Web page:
SUMMARY AND CONCLUSION
The primary purpose of this book is to analyze the formulation and implementation of national security and defense policy in the United States through the prism of civil–military relations. It is intended to fill a gap in the literature on the use of military force by the United States and on the relationship between the military and the democratically elected civilian leadership. The first question this analysis asks is, Who is in charge? That is, who makes the policy decisions, and who is responsible for their implementation? It thus mainly concerns political power. Until now, the literature on civil–military relations has contributed nothing to the analysis of the current operations in Afghanistan and Iraq. While there has been an explosion of material recently on defense contractors, particularly the private security contractors, or PSCs, none of it so far has been grounded in an analysis of civil–military relations, which means that it cannot help us situate PSCs within the context of national defense policy. This is especially true now that PSCs have taken on missions that were previously the responsibility of the uniformed military, and 90 percent of their funding in Iraq comes from the Department of Defense. Clearly the increasing use of contractors to carry out what were formerly military duties holds broad implications for U.S. security and the country’s credibility abroad.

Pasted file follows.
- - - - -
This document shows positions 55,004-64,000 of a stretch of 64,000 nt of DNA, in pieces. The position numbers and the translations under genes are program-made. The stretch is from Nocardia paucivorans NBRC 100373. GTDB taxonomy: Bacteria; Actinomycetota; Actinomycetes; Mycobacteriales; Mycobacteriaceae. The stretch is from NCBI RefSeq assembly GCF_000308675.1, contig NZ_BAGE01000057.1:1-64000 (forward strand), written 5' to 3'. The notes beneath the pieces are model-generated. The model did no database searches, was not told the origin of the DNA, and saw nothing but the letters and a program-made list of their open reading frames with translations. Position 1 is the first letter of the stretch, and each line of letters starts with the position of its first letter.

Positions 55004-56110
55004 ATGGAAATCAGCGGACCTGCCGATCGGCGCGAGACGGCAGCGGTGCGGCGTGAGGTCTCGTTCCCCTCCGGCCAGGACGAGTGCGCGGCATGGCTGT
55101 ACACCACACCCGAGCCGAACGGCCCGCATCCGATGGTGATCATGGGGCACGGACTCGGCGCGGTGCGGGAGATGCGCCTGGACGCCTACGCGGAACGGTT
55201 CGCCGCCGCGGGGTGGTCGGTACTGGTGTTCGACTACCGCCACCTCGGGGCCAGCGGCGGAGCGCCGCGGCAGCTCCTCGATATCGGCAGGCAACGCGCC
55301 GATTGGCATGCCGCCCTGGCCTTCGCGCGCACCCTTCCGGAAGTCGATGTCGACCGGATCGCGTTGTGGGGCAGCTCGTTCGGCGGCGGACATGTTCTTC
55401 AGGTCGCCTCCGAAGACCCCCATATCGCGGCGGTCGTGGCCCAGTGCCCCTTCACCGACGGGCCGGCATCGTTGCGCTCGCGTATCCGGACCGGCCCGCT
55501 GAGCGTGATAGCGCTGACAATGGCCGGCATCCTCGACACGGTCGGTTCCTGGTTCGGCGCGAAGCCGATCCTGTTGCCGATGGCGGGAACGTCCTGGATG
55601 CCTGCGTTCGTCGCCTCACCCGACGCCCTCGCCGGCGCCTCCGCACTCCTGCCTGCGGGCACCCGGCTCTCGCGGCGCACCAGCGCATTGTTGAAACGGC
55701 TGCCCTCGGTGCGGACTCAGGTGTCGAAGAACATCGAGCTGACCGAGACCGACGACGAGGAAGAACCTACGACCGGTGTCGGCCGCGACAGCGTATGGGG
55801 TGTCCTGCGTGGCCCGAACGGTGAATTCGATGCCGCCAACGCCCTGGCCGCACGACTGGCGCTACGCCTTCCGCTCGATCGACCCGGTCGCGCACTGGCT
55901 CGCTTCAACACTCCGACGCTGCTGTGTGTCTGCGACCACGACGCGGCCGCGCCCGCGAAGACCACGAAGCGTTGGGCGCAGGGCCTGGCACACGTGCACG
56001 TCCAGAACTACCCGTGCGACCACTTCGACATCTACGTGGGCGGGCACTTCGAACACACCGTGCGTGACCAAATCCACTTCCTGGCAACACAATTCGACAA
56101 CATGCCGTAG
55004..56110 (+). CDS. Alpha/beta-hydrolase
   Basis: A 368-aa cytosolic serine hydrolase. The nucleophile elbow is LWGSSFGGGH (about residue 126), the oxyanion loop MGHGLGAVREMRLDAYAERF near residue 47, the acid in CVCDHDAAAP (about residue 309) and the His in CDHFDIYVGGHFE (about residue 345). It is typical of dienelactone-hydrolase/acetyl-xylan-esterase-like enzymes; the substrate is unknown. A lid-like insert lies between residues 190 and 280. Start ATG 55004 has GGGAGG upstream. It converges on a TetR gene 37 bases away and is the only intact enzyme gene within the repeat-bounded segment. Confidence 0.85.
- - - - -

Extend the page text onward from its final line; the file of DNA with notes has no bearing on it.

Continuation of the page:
The civil–military relations framework used in this book was developed in the course of my work at the Center for Civil–Military Relations and in interactions with civilians and officers from around the world since 1994. It became obvious over years of study that the analysis of civil–military relations cannot be limited to achieving democratic control over the military. While